A breast biopsy is the removal of breast tissue to examine it for signs of breast cancer or other disorders. There are several types of breast biopsies, including stereotactic, ultrasound-guided and excisional breast biopsy. A biopsy may be done to evaluate abnormal findings on a mammogram, breast ultrasound or MRI, or a palpable mass that is thought to be benign. It can identify a number of breast conditions that are not cancer or precancer.
Your provider will discuss the meaning of your biopsy results with you, and will personalize treatment based on your results.
A duct excision is a similar procedure to an excisional breast biopsy, and is typically performed to remove an abnormal area in the breast duct system. The abnormal area may have been found on an ultrasound or ductogram after a woman noticed discharge from her nipple.
A lumpectomy is a procedure performed to remove a lump that may be breast cancer along with some of the tissue around the lump. Lumpectomy is often the preferred procedure for smaller breast lumps, and is often performed as an outpatient procedure. A pathologist will examine a sample of the removed breast tissue for testing to make sure all of the cancer has been taken out. In some cases, your surgeon may also remove lymph nodes in your armpit to see if cancer has spread to them.
The recovery period is typically very short for a simple lumpectomy. Many women have little pain, but if you do feel pain, you may take pain medicine, although it is important to discuss with your doctor. Most women can go back to their usual activities after a week or so. Avoid lifting, jogging, or any activities that cause pain in the surgical area for 1-2 weeks.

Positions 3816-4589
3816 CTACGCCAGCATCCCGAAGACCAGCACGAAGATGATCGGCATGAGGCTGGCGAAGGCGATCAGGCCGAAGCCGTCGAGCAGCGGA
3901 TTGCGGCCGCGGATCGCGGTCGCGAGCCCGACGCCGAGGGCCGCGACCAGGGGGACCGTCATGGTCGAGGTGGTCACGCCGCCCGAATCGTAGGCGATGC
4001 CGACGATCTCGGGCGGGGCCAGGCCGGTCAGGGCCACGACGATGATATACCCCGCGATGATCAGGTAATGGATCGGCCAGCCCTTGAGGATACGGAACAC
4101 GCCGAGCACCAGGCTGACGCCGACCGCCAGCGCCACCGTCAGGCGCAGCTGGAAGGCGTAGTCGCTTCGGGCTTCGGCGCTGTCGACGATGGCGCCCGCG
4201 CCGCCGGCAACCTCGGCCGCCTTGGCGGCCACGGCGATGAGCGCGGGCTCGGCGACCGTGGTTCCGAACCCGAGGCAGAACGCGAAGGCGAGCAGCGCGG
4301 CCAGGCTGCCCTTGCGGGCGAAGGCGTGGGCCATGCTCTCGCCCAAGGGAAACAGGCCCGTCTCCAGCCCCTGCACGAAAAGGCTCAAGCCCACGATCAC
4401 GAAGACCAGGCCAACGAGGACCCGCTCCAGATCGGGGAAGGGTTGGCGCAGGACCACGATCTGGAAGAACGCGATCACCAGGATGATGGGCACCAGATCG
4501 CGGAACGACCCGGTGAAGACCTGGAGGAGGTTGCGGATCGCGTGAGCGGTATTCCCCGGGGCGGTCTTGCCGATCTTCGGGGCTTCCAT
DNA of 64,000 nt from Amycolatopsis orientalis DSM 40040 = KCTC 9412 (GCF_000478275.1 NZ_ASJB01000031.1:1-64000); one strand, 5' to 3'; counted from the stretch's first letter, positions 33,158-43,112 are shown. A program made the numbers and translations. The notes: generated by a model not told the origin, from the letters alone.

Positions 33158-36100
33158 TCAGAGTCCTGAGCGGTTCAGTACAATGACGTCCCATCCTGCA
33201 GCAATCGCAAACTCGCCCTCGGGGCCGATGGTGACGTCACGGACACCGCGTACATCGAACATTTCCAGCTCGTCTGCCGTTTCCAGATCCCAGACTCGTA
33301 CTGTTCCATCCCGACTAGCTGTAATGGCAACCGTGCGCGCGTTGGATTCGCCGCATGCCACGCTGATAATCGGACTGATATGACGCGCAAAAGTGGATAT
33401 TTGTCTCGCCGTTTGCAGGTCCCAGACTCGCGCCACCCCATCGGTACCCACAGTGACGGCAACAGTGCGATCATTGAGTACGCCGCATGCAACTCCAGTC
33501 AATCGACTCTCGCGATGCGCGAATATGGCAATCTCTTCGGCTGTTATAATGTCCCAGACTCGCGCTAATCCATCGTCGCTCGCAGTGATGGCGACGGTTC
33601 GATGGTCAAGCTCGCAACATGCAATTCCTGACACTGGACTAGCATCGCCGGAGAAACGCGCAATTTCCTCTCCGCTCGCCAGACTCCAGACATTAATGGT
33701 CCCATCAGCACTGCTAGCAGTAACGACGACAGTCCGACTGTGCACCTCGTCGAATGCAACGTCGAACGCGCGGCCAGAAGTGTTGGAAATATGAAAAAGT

Sentinel Lymph Node Biopsy
A sentinel lymph node biopsy is done to look for the spread of cancer into the lymph nodes in the underarm. On the morning of the surgery, a radioactive tracer is injected near the breast tumor, which is then is transported by your body to the sentinel (or first lymph node) in the axillary lymph nodes. It is then removed through a small incision at the base of the underarm.
Your surgeon may use a radiotracer and/or blue dye during the surgery to help locate the sentinel lymph node.
A mastectomy involves the removal of all breast tissue and sometimes the overlying skin and nipple. Most often, this procedure is done to treat breast cancer, although it is sometimes done to prevent cancer (prophylactic mastectomy). A plastic surgeon may be able to begin reconstruction of the breast during the same operation, or you may choose to have breast reconstruction at a later time. If you have reconstruction, a skin or nipple sparing mastectomy may be an option.
It is important to talk with your provider to choose the best option for you. The size and location of the tumor, skin involvement, number of tumors, and how much of the breast is affected are factors to consider. Your medical history, age, family history and general health will also be considered.
Most women will stay in the hospital for 24-48 hours after your surgery, although your length of stay will depend on the type of surgery.
If you and your healthcare provider have decided that mastectomy is the best treatment for you, please click on the link below for a list of questions that you may want to discuss with your provider about mastectomy and breast reconstruction.
Axillary Lymph Node Dissection
Axillary lymph node dissection is a procedure in which all of the lymph nodes in the axilla (underarm) are removed. This procedure is usually performed for patients with breast cancer that has spread to several lymph nodes, or for circumstances described to you by your surgeon. Sometimes, the dissection can be made through the mastectomy incision, or it can be made made through a separate incision made in the armpit (especially if done at a different time). After the lymph nodes are removed, a drain will be left under the skin to prevent fluid from building up under the incision. Physical therapy is important for recovery after surgery, and will be discussed with you by your surgeon.